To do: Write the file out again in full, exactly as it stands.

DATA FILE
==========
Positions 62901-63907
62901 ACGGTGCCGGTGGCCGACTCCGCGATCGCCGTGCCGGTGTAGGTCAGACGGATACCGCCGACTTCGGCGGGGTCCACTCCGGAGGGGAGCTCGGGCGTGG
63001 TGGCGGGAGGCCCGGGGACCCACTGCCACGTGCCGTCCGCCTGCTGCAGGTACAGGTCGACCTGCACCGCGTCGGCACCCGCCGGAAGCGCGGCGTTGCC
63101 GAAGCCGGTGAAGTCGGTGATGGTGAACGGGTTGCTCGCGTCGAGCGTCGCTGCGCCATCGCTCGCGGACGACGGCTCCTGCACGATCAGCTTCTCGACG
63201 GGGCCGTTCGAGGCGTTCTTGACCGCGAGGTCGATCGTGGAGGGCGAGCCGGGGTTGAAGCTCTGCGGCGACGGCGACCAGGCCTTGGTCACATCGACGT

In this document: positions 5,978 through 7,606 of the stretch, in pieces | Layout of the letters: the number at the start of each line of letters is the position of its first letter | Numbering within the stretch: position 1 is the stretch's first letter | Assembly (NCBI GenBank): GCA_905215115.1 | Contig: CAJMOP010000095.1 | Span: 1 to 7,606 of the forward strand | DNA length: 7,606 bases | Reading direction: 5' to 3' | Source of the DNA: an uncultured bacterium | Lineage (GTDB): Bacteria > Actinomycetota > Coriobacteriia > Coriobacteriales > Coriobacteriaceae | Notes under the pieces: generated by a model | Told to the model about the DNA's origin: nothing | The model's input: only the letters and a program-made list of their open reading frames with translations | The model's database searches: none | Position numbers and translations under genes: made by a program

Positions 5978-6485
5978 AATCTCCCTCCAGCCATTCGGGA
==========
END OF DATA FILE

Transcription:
Positions 62901-63907
62901 ACGGTGCCGGTGGCCGACTCCGCGATCGCCGTGCCGGTGTAGGTCAGACGGATACCGCCGACTTCGGCGGGGTCCACTCCGGAGGGGAGCTCGGGCGTGG
63001 TGGCGGGAGGCCCGGGGACCCACTGCCACGTGCCGTCCGCCTGCTGCAGGTACAGGTCGACCTGCACCGCGTCGGCACCCGCCGGAAGCGCGGCGTTGCC
63101 GAAGCCGGTGAAGTCGGTGATGGTGAACGGGTTGCTCGCGTCGAGCGTCGCTGCGCCATCGCTCGCGGACGACGGCTCCTGCACGATCAGCTTCTCGACG
63201 GGGCCGTTCGAGGCGTTCTTGACCGCGAGGTCGATCGTGGAGGGCGAGCCGGGGTTGAAGCTCTGCGGCGACGGCGACCAGGCCTTGGTCACATCGACGT

In this document: positions 5,978 through 7,606 of the stretch, in pieces | Layout of the letters: the number at the start of each line of letters is the position of its first letter | Numbering within the stretch: position 1 is the stretch's first letter | Assembly (NCBI GenBank): GCA_905215115.1 | Contig: CAJMOP010000095.1 | Span: 1 to 7,606 of the forward strand | DNA length: 7,606 bases | Reading direction: 5' to 3' | Source of the DNA: an uncultured bacterium | Lineage (GTDB): Bacteria > Actinomycetota > Coriobacteriia > Coriobacteriales > Coriobacteriaceae | Notes under the pieces: generated by a model | Told to the model about the DNA's origin: nothing | The model's input: only the letters and a program-made list of their open reading frames with translations | The model's database searches: none | Position numbers and translations under genes: made by a program

Positions 5978-6485
5978 AATCTCCCTCCAGCCATTCGGGA